Life is too short to be bored

Archive for the ‘Health and Fitness’ Category

Triathlon Time

On Cinco de Mayo, while many of you were sipping margaritas and eating guacamole, I competed in my second triathlon (don’t worry I made up for that later).

The distance this time:

1/2 mile swim

15 mile bike

4 mile run

Totally do-able, right?

Riiiight.

Each distance was just a little longer than my previous race and it was held at the same place. So I figured that with one tri under my belt this one shouldn’t be that much harder.

1/2 mile Swim begins at the triathlon

The 1/2 mile swim in the lake begins.

Goals for this race were as follows:

1. Finish

2. Don’t stop

3. Do not feel sick

4. Smile and enjoy the scenery

I am happy to report that I accomplished all my goals!

This race was tougher than my first for different reasons. First off, it’s much earlier in the year and the lake was much colder! Almost every contestant had a wetsuit on. As a kind of after thought I grabbed my spring suit that I had never swam in. (spring suit = no sleeves or short sleeves and shorts) But boy I was so thankful I had at least that to supplement my tri suit. The weather overall was also colder, which I will take, compared to just the day before where the 1/2 Iron Man contestants battled 90 degree heat.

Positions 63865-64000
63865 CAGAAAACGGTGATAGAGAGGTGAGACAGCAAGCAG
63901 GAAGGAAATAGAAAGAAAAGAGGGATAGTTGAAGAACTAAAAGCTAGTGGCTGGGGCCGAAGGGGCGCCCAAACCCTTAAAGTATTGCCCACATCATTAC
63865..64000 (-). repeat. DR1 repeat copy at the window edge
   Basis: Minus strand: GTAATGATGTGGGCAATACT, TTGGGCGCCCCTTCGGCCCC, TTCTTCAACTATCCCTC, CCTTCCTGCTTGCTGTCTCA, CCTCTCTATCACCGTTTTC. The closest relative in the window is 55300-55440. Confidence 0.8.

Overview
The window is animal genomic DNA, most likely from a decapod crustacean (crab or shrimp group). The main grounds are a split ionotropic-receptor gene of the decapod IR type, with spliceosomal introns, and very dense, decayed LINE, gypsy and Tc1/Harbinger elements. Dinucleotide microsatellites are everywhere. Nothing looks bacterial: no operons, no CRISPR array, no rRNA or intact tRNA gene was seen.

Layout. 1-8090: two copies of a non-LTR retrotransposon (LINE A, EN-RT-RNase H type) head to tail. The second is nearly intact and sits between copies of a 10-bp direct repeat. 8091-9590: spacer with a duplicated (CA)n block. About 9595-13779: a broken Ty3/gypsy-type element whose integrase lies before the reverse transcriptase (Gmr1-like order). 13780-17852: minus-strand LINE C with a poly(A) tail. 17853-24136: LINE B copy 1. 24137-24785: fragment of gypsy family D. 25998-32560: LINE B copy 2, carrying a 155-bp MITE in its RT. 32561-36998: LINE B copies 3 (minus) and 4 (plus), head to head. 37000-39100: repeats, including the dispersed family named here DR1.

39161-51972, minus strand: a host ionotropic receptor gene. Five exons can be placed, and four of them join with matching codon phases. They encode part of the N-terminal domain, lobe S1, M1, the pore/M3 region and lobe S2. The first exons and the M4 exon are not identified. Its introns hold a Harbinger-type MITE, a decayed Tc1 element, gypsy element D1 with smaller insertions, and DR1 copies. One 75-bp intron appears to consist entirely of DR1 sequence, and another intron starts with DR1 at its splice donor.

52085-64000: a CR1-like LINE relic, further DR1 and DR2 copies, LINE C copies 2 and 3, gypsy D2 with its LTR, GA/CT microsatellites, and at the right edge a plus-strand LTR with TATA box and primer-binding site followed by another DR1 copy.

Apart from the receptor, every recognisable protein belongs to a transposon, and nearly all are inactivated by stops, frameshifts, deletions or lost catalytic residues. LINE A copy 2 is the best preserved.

The bike ride was four miles longer than the one I had done previously. And for some reason those extra 2 miles each way were the roughest road! I was so scared I was going to get a flat tire on one of the huge pot holes I got real good at looking ahead for. (One woman did get a nasty flat but she still finished!)

This race was also co-ed, while my first was all women. I was nervous about how this would change the energy of the race. Honestly though, I didn’t notice. All the guys who were competing for time were way ahead of me and I only saw them as they zipped past me on their ride back in.

I also spent a good portion of the race worried about my friend who was also competing. I knew I was out of the water first, but then I never saw her on the bike ride. All kinds of terrible situations rolled through my head. But then on my ride back in I saw her on the run, safe on land. She yelled she would explain. When we met up on the run she told me she finished the swim but didn’t have time to complete the whole bike course so they told her to turn around and then start the run.

I am so proud of her for completing the swim. It was one of the toughest swims I have done and I spent years on swim teams and in lifeguard training. She is new to swimming! And she had no wet suit! The lake was such a beast that there were guys in their 30s who looked buff and in shape that had to be towed out. And she did it like a champ, and came out with a smile on her face.

I am so proud of us both for committing to doing this race. Showing up pumped (and scared). Getting in that cold water, and coming out again. Getting on that bike. Doing the run. And finishing the race with a smile and a new determination to rock it harder next year.

Some FAQS about Triathlons:

1. What is the order of competition?

After the race. A little snack and some warmers clothes and we are all smiles.

After the race. A little snack and some warmer clothes and we are all smiles.

Swim, Bike, Run. Always. So nobody drowns.

2. What is the distance?